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Arkansas vs. LSU Preview

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Can the Hogs ruin a rival’s season?

NCAA Football: Tulsa at Arkansas Nelson Chenault-USA TODAY Sports

It’s spoiler season in Fayetteville, again. With the Hogs’ own season in the toilet, it’s now time to try and ruin someone else’s.

Next up: LSU. This feels eerily like a repeat of the setup in 2014: coach that’s come so close looking for his first SEC win, LSU coming off a tough loss to Alabama, Arkansas coming off an open week, and a very cold forecast in Fayetteville. The Hogs won that one 17-0. Can history repeat itself?

Maybe not. That 2014 Arkansas team was much better than this one. And that 2014 LSU team was probably a little worse than this one. But an upset is not out of the question.

When LSU has the ball

And here’s why.

The Tigers are frankly lucky to be ranked 7th in the country with this kind of offense. They struggle to run the ball and protect their quarterback, and are pitiful in must-pass situations. The occasional big play — mostly via the run but sometimes via play-action — is what keeps them chugging along. That and minimizing turnovers, which they are very good at.

Running Backs

  • Nick Brossette, 158 rushes, 702 yards, 4.4 average, -4.6% marginal efficiency
  • Clyde Edwards-Helaire, 111 rushes, 535 yards, 4.8 average, -2.0% marginal efficiency

Edwards-Helaire has a little bit of pop, but neither of these can consistently generate good runs. Nearly half of these two backs’ runs gain zero, one, or two yards. About 21% of runs are for no gain or a loss, which is pretty high. LSU will generate yards through sheer volume, but if the Hogs let these two run wild, it will be a bad sign.

Quarterback

  • Joe Burrow, 53.5% completions, 1,728 yards, 6 touchdowns, 4 interceptions, 5.7 yards per attempt

Burrow briefly became a hero when he guided the Tigers to big wins over Miami and Auburn. But those wins don’t look as good now, and Burrow’s numbers haven’t been good at any point this year. In Tiger wins, he’s been clutch: bad stats, but the right plays at the right times. Unfortunately for LSU, that’s not a statistically-reliable trend, and sure enough, he threw two critical interceptions in a loss at Florida and then struggled all game against Alabama. He can sometimes hit big throws on early downs, but the Tigers are a dismal 115th in success rate on passing downs.

Receivers

  • Justin Jefferson, 62 targets, 552 yards, 8.9 yards per target
  • Stephen Sullivan, 31 targets, 184 yards, 5.9 yards per target
  • Dee Anderson, 28 targets, 215 yards, 7.7 yards per target
  • Derrick Dillon, 25 targets, 149 yards, 6.0 yards per target

Jefferson is by far the most dangerous target LSU has. If he has a big game, Arkansas doesn’t stand much of a chance. But if he can be limited, the Tigers have struggled to get their other options going. The goal seems to be utilize the mismatches that Sullivan (6’7, 232) and Anderson (6’6, 229) provide, but as the numbers bear out, neither is very efficient. The Hogs might be able to counter this, since nickelback D’Vone McClure (6’2, 215) is pretty big for a slot defender and may can hang with whoever he’s matched up with.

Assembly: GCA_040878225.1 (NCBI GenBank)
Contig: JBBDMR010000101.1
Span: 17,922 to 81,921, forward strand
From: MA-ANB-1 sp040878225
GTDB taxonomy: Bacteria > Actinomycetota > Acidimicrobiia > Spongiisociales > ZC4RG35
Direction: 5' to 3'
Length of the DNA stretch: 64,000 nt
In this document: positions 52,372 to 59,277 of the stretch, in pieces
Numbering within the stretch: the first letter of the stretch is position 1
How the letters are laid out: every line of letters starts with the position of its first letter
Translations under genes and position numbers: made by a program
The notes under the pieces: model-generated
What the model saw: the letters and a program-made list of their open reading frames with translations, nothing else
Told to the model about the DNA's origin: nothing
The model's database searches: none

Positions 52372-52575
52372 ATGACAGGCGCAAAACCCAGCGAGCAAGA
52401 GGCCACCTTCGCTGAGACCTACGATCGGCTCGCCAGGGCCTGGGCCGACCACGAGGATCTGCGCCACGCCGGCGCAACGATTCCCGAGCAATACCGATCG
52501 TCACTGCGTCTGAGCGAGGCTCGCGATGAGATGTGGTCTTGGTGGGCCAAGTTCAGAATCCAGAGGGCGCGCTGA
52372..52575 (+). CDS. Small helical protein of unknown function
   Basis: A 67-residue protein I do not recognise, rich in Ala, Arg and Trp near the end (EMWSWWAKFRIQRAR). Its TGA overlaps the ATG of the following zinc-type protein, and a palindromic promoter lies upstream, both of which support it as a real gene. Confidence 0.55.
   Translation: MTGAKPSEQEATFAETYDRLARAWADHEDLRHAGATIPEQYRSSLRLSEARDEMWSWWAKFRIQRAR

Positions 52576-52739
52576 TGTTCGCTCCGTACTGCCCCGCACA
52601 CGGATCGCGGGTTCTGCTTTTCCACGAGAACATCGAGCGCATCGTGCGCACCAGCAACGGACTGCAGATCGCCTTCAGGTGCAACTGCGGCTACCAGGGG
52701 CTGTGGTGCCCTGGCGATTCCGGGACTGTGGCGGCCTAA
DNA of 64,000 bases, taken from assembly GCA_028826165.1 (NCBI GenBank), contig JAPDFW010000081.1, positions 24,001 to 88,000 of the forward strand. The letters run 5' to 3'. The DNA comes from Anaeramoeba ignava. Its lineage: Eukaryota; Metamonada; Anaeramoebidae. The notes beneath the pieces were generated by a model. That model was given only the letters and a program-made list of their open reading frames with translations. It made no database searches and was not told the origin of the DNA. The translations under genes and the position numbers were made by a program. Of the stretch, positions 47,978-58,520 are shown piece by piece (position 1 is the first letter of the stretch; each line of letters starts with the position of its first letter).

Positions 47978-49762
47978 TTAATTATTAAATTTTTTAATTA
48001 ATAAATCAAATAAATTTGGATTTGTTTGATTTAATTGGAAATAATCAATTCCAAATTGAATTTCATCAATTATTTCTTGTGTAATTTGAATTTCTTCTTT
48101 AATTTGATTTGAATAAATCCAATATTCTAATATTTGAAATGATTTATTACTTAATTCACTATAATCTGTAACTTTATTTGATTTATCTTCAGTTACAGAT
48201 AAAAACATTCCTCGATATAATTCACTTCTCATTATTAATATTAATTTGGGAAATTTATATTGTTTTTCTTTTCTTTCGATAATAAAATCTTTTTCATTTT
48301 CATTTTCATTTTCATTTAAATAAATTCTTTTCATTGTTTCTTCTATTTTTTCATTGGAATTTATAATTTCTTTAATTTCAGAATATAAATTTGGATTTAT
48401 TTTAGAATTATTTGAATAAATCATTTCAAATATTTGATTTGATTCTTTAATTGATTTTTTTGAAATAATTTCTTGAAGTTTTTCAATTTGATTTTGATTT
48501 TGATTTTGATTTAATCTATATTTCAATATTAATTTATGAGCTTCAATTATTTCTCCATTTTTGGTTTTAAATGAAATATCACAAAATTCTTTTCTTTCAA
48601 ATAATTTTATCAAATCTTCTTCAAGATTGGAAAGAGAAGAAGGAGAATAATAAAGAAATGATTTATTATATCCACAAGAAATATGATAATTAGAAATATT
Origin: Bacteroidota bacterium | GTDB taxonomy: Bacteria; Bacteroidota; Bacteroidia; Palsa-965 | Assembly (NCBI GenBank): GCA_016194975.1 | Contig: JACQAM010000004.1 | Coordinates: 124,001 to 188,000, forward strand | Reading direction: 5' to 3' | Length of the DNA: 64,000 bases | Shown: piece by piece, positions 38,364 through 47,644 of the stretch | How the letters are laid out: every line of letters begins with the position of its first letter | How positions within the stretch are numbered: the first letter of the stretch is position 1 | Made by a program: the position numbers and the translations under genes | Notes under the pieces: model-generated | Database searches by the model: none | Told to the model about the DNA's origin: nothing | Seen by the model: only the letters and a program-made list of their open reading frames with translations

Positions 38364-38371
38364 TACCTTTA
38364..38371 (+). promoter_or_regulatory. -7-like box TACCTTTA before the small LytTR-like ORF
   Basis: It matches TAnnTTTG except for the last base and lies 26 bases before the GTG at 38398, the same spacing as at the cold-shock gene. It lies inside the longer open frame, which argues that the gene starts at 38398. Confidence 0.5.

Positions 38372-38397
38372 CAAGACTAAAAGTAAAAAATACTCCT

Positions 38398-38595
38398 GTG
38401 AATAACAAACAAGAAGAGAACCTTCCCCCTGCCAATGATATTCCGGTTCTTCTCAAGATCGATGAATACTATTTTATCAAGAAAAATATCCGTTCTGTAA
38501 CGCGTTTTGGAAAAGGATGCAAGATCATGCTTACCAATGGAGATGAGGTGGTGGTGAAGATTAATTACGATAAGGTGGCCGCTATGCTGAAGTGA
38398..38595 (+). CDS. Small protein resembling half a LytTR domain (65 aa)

When Arkansas has the ball

The Tigers’ defense isn’t as dominating as in some years past, like Dave Aranda’s 2016 unit, or John Chavis’ in 2011. It’s still pretty good, combining the tried-and-true formula of limiting big plays and getting third down stops. The run defense is occasionally faulty, and the Tigers don’t have a dominating pass rush.

Passing on LSU is going to be tough. The safety combo of Grant Delpit and John Battle is among the nation’s best, and cornerbacks Greedy Williams and Kristian Fulton shouldn’t have much trouble limiting Arkansas’ receivers, who already struggle to get separation.

Running the ball is a different story. LSU’s defensive front isn’t as active as Arkansas’, so linebacker Devin White is the guy that has to make all the tackles, usually after a few yards are gained. LSU’s starting defensive line has combined for seven sacks (Arkansas: 14), and that’s if you count OLB Michael Divinity as the fourth lineman in LSU’s 3-4 scheme. This lack of disruption means LSU is heavily dependent on its secondary to slow down opposing offenses... not that that’s been a problem.

Keys to the game

  1. Find running lanes. I don’t expect the Hogs to have much success through the air, but the Tigers are beatable on the ground. Rakeem Boyd needs to average five yards per carry, and Chase Hayden needs to provide valuable snaps in relief.
  2. Pressure the quarterback. Burrow is only a so-so quarterback, and Alabama had little trouble pressuring him and keeping LSU from getting anything downfield. I’m not sure the Hogs can get enough stops if Burrow has all day to throw.
  3. Get creative and have fun. Seven losses are already on the board. The focus is now getting something positive for next year. I’d love to see the Hogs debut some ideas they cooked up in the open week. And please, please, please do not punt from inside the LSU 40. Please.